South Korea, US scale back drills over virus, N Korea diplomacy

The South Korean and US militaries are scaling back their annual
exercises this month due to the COVID-19 pandemic and to support
diplomacy on North Korea’s nuclear programme, officials said Sunday.

Seoul’s Joint Chiefs of Staff said in a statement that the allies
decided to start the nine-day drills on Monday after reviewing factors
like the status of the pandemic and diplomatic efforts to achieve
denuclearization and peace on the Korean Peninsula.

It said the drills are defensive in nature and are mostly tabletop
exercises and simulations that won’t involve field training.

Last year, the allies cancelled their springtime drills after some of
their troops were infected with the coronavirus. In recent years, the
countries have also suspended or downsized many of their regular
training to create more space for the now-stalled US-led diplomatic
drive to convince North Korea to denuclearise in return for economic and
political incentives.

US-South Korea drills have been a major source of animosities on the
peninsula, with North Korea viewing them as invasion rehearsals and
responding with its own weapons tests. In January, North Korean leader
Kim Jong Un urged the US to withdraw its hostile policy and South Korea
to end drills with the US, warning the fate of their relations with
North Korea depends on how they behave.

Some experts have said Kim may resume high-profile missile tests and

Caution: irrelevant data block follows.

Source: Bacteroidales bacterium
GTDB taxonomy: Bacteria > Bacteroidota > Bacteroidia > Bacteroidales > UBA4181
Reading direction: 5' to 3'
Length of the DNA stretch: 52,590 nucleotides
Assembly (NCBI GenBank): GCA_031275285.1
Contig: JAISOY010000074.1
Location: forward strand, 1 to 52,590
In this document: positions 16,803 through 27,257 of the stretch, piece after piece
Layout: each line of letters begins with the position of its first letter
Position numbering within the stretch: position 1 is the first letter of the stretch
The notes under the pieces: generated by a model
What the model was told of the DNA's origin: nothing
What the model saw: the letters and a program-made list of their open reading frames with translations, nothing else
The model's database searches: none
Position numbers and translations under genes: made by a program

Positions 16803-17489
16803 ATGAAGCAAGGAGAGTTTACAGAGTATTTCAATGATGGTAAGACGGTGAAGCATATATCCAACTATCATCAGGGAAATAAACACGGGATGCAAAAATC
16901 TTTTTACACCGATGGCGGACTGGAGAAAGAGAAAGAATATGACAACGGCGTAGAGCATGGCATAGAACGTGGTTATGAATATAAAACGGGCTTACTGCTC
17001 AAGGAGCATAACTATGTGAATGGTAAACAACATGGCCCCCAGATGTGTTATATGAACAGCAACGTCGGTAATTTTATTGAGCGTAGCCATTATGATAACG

raise tensions if he feels provoked by the upcoming drills, one of the
two major military exercises between Seoul and Washington along with
their summertime training.

The nuclear negotiations have been stalled for about two years since a
February 2019 summit between Kim and then President Donald Trump
collapsed due to wrangling over US-led sanctions on North Korea.

The government of South Korean President Moon Jae-in, which facilitated
the early part of the US-North Korea talks, has been calling for the
diplomacy’s restart and greater inter-Korean ties.

A South Korean Joint Chiefs of Staff officer said that Seoul and
Washington decided to minimise the number of troops participating in
this month’s drills because of the pandemic.

The officer, who requested anonymity citing a department rule, said the
allies have been staging field exercises throughout the year to maintain
their readiness, rather than holding them intensively in certain
periods, in an apparent reference to the spring and summer drills.

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